Savannah Vawter, Advanced Ballet

Savannah Vawter, Advanced Ballet

by DeeGee Lester | Photography by Tiffani Bing

Television has given us a skewed image of schools for the arts as places of high-energy young people with egos on steroids, trampling one another on the road to stardom. “The reality is different,” says Oceana Sheehan, Assistant Principal for Nashville School of the Arts.

John Pagonis, Advanced Piano

John Pagonis, Advanced Piano

“I don’t see a lot of competitive behavior being played out here,“ Sheehan says. “We’re building a community in the classroom in which students develop as individuals as well as a part of the whole. Our teachers do a great job of taking students who come to us from different places—the thirty-three Metro middle schools, as well as private and home-school learning environments—and help them to create a cohesive unit that can collaborate, problem-solve, and build a performance.”

Executive Principal Dr. Gregory Stewart elaborates. “Professional ability with regard to quality instructional expertise abounds at NSA.

The education  professionals employed here are masters at developing and utilizing extrinsic motivators towards an intrinsic desire for student achievement. Our philosophy is an overshadowing belief that the integration of artistic passion in addition to academic development affords undeniable comprehension and mastery throughout every area of study.”

NSA students are selected through a rigorous audition process. That process is competitive. For the current academic year 850 students auditioned for 180 slots. Each of the 690 NSA students is passionate about their art—acting, dance, music, and visual arts—and each is focused on exploring ways to express and communicate that passion. Some will become professionals; others will teach, while others will apply their creativity and skills for innovation to business, technology, and other fields.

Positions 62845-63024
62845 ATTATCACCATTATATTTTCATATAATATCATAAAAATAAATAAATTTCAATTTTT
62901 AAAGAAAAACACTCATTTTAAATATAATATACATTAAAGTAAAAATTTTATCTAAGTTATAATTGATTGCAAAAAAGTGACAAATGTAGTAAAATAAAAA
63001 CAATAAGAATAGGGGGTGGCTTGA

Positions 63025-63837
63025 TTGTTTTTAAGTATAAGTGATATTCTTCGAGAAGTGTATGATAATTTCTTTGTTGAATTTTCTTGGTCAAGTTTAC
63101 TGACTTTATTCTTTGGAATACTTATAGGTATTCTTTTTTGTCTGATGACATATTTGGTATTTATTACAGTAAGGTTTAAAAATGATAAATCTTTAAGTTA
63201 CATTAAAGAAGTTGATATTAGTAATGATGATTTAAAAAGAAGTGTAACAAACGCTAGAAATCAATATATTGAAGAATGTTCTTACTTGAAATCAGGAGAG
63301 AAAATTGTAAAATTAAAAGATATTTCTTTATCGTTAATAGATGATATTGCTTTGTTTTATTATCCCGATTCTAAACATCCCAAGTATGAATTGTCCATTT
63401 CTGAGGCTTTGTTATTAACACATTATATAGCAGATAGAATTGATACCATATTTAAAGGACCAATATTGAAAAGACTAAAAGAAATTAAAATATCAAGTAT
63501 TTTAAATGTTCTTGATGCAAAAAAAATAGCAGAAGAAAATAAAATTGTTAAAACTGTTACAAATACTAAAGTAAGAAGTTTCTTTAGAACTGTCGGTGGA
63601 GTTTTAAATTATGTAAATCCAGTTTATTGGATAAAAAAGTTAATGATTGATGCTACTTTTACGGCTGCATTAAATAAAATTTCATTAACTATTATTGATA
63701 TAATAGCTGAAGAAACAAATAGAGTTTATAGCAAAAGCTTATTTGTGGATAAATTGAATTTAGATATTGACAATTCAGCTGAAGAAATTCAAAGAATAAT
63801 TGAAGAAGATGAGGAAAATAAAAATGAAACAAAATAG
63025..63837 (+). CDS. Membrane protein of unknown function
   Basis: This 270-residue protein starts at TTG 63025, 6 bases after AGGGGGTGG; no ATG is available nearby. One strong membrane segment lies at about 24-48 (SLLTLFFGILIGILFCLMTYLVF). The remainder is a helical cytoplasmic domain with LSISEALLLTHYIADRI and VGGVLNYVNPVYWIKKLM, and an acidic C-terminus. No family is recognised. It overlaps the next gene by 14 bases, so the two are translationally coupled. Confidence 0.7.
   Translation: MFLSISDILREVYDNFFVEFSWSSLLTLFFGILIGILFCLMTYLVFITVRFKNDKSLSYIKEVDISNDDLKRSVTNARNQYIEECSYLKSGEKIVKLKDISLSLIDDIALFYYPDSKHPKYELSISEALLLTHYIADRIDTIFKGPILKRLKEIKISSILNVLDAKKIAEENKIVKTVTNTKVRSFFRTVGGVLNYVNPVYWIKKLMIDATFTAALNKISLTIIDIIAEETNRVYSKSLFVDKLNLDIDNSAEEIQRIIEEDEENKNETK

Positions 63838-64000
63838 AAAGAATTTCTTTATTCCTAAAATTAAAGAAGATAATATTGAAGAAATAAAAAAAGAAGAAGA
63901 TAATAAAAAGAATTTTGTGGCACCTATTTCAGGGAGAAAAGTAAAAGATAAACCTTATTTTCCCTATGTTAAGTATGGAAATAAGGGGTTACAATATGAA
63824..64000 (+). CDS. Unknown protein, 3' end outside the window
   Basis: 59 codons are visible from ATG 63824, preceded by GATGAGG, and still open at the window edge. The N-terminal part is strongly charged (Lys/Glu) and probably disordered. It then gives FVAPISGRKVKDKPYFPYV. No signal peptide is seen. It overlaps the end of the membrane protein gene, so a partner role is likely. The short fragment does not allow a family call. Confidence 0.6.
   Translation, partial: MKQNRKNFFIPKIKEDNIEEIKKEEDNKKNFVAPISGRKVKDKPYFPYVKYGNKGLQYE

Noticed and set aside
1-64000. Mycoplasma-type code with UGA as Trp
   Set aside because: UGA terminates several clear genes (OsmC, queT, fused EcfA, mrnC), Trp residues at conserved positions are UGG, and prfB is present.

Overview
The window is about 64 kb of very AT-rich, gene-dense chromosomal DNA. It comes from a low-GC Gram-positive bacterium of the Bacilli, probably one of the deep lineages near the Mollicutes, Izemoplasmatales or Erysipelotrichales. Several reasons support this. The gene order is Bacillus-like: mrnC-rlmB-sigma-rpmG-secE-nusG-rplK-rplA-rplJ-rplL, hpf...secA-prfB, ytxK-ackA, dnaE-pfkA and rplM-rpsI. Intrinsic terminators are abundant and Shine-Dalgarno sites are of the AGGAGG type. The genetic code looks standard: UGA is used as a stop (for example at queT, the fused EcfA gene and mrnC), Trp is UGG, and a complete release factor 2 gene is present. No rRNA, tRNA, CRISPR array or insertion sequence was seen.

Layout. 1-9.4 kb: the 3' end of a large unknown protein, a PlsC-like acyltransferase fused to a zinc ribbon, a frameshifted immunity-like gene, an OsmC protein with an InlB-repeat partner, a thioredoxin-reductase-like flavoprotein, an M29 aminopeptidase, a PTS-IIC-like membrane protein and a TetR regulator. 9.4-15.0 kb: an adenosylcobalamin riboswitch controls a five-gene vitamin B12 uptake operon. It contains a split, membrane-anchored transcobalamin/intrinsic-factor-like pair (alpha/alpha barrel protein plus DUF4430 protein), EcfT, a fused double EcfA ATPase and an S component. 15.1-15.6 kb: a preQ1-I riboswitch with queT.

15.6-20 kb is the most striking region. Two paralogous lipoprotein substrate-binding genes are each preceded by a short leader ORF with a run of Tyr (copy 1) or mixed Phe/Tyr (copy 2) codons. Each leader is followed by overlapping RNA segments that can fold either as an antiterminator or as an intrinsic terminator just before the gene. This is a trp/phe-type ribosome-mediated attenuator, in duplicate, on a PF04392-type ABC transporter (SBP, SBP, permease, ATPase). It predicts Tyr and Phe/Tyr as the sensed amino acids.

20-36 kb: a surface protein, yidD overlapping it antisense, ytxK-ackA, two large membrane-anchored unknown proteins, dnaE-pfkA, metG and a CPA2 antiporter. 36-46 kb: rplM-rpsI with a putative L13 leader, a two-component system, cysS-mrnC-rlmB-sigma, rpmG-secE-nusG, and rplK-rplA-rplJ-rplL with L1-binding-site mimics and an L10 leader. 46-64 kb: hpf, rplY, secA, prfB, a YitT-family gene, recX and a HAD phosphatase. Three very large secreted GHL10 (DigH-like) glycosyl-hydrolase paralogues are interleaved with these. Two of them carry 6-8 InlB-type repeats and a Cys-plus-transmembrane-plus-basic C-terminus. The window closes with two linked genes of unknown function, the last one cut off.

Jennifer Halteman, AP Studio Art

Jennifer Halteman, AP Studio Art

These students must meet the curriculum standards expected of all MNPS high school students. And then they must go beyond what is expected. With eighty performances each year, it is not unusual for students to rehearse for hours after the close of the school day. Such devotion to their craft requires students to overcome a variety of challenges including transportation to/from rehearsals, the need for additional performance venues, and the need for greater access to state-of-the-art technologies.

Still, NSA students can “wow” us. Last year, NSA Madrigal Singers performed onstage with the world-famous Chieftains. From the Battle of the Bands and talent shows to competitive classes such as the Swing Band, the Pops Ensemble, and a new capstone dance piece in which students audition and create their own dance company and choreography, the arts repeatedly provide a more enriched educational experience.

Beyond the immediate educational value, NSA teachers and students see the long-term benefits for Nashville, with the school providing a powerful springboard for growing arts in the community. Sheehan easily expresses the greatest value of the arts: “It connects with the heart.”

For more information, visit www.nsahs.mnps.org.

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